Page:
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Bolesławiec

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Bolesławiec
Location
POL Bolesławiec map.svg
Flag
POL Bolesławiec flag.svg
Quick Facts
Government Town of Bolesławiec
Currency Polish złoty (PLN)
Area 23.57 km2
Population 40,000 (2011 est)
Language Polish
Electricity 230V/50Hz (European plug)
Time Zone UTC +1 and UTC +2 (DST)


Bolesławiec [1] (German: Bunzlau, Czech: Boleslav, Silesian: Bolesławjec) is a medieval and Baroque town in Lower Silesian Voivodeship, Poland. Bolesławiec is known throughout Poland and many parts of Central Europe for being the historic center of the country's pottery-making industry. The city is known as the Miasto Ceramiki (the Ceramics City). The population of Bolesławiec is nearly 40,000.

Understand[edit]

History[edit]

Bolesławiec traces its history back to the Middle Ages, with the crafting of the town's charter in 1251. Throughout the turbulent 13th century, Bolesławiec switched hands under a number of competing feudal Silesian Polish duchies, including the Duchy and Legnica and the Duchy of Jawor. In 1368, the lands surrounding the town were inherited by Charles IV, effectively incorporating Bolesławiec into the Kingdom of Bohemia. The town's fortunes waned in the 15th century, with the marauding Hussite army from Bohemia sacking the town in 1429, followed forty years later in 1462 when a devastating flood from the Bóbr river inundated much of Bolesławiec. Also during the Middle Ages, the presence of German settlers in the town grew stronger, soon outnumbering the town's Slavic population.

During the same period, the town's reputation as a center of pottery making grew. Due to the region's abundance of rich clay material, Bolesławiec attracted pottery makers to set up shop in the town. By 1511, competing potteries in the town organized a trade guild to protect their craft.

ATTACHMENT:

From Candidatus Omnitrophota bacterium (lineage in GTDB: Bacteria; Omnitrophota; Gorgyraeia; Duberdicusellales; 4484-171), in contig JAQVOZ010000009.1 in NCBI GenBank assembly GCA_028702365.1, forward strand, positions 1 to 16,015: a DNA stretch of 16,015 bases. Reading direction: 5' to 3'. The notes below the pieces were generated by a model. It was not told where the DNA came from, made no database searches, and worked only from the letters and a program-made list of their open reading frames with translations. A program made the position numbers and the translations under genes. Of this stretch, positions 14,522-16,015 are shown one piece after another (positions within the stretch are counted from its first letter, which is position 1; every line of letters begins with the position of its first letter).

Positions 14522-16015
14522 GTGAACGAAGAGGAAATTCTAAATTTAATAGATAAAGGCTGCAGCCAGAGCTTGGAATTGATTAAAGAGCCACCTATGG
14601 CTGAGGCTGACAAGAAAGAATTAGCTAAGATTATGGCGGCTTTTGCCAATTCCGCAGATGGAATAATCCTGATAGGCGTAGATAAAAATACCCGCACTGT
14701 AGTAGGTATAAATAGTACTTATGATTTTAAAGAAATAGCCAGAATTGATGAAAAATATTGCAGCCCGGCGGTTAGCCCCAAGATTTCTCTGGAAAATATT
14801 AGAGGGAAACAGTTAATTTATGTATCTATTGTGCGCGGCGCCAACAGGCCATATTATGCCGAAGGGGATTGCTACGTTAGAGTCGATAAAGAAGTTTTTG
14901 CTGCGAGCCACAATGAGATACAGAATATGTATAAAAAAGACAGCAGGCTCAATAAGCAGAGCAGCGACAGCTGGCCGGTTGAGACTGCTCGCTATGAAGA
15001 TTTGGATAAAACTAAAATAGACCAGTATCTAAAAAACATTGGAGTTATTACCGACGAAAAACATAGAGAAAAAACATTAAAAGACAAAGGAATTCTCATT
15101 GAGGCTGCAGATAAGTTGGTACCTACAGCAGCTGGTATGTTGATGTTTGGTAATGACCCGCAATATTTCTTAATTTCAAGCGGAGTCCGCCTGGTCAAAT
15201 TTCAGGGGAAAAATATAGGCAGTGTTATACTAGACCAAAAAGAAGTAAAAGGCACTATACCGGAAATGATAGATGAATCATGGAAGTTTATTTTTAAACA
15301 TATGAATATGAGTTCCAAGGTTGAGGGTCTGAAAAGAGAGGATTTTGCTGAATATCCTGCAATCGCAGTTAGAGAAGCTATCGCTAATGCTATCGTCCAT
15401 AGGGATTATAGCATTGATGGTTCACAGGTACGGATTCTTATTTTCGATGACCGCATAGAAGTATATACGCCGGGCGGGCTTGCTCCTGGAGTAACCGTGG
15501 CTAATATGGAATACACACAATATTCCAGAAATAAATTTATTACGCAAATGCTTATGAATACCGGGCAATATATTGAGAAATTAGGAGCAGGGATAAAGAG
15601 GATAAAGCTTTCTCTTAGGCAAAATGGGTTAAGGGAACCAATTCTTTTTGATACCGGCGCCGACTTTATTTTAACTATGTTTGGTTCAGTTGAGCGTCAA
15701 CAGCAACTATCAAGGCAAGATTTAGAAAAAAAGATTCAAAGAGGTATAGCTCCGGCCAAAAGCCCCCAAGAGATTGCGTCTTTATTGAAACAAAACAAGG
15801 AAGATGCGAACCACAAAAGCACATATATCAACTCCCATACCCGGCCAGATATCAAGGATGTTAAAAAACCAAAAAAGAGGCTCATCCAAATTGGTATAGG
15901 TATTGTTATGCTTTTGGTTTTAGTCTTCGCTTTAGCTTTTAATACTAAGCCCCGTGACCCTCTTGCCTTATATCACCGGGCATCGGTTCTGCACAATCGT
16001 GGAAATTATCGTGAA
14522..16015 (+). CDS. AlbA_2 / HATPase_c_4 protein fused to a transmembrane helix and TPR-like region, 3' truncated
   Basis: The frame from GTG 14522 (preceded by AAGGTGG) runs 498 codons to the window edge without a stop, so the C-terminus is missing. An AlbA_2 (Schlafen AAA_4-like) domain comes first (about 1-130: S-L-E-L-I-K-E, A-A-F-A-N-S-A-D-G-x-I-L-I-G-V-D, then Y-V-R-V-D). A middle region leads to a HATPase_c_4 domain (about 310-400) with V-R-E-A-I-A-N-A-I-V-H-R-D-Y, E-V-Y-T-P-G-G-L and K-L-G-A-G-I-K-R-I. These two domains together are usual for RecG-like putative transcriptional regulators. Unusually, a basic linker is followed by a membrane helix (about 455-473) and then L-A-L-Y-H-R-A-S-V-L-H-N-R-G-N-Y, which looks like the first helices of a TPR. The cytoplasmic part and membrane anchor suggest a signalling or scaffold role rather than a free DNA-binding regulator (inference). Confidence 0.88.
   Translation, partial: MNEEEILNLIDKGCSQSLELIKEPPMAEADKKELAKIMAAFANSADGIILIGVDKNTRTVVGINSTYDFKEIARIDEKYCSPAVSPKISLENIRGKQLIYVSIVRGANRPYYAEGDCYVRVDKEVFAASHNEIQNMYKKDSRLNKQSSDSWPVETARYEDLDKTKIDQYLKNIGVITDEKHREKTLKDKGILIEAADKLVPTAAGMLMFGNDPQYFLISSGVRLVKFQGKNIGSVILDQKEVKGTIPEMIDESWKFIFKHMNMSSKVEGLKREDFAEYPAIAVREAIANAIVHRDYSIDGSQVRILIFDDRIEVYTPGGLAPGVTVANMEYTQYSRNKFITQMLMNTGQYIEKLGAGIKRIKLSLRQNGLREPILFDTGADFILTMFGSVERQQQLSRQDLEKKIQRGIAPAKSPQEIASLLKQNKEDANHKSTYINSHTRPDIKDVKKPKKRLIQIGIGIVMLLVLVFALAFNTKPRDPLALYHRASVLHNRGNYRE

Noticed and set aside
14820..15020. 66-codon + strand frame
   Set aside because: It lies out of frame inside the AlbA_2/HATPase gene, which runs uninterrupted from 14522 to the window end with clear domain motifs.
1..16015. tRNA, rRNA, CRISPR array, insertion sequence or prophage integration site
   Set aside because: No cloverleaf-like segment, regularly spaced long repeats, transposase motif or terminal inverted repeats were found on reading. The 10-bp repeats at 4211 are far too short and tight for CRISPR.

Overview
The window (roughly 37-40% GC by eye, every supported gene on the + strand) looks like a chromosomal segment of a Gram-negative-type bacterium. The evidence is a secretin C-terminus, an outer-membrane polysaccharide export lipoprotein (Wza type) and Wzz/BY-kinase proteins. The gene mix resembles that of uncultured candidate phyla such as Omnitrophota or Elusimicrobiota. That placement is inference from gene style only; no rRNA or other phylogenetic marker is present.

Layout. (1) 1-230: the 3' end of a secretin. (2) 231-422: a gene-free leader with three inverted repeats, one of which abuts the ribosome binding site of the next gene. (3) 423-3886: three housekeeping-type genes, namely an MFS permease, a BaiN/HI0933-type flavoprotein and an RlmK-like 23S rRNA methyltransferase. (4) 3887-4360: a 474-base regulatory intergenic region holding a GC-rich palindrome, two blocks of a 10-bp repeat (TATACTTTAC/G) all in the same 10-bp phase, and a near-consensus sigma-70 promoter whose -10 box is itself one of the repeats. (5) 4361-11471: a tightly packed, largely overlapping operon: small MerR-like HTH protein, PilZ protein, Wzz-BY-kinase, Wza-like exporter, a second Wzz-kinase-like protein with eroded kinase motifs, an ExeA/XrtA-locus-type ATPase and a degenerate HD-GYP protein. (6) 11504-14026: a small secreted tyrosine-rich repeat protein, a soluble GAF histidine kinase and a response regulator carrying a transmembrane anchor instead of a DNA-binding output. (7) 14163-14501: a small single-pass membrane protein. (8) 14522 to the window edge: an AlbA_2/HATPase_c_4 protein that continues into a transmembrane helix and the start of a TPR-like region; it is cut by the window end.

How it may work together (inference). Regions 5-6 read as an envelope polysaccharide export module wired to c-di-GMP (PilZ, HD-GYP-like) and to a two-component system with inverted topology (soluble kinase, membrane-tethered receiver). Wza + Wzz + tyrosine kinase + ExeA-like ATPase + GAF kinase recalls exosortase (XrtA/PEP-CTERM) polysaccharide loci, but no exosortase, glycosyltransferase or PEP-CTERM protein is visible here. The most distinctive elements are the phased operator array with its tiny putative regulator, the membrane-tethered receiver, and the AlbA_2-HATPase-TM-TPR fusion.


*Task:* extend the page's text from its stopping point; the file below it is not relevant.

During the Reformation, Bolesławiec (now known under its German name Bunzlau) became associated with Protestantism, rejecting the Catholic faith. Throughout the 1500s, the town expanded rapidly due to trade, with much of the town center constructed in Renaissance-era architecture. Water and sewage lines were constructed during this expansion era, as Bunzlau became an important trading stop along the Via Regia trade route between Leipzig and modern-day Wrocław. However, the city's fortunes took a turn for the worse during the Thirty Years' War, when Swedish troops ransacked and destroyed much of the town in 1642. During the 1742 First Silesian War, Prussia annexed the lands around Bunzlau from Austria. Throughout the 18th century, the town center was again reconstructed, adding Baroque architecture to its townscape. Industrialization in the 19th century brought the railroad to Bunzlau, significantly expanding the town its original town walls, which were largely demolished in favor of a circular road around the Old Town.

Following the end of the Second World War in 1945, Bolesławiec (now under its former Polish name) was forced to rebuild over half of its infrastructure due to extensive damage brought on by fighting. Now annexed by Poland, Bolesławiec's German population were forcefully expelled, replaced with Polish settlers from the east. Despite the loss of the town's German populace, the ceramic industry did not fade, only to be reinforced with the introduction of new ceramic facilities and workshops under the communist regime. Throughout the 1950s and 1960s, Bolesławiec experienced a massive population boom, significantly expanding the town into new land.

Today, Bolesławiec's Old Town has been restored, attracting a growing number of tourists lured on by the town's charms and its famous ceramic industry.

Get in[edit]

By plane[edit]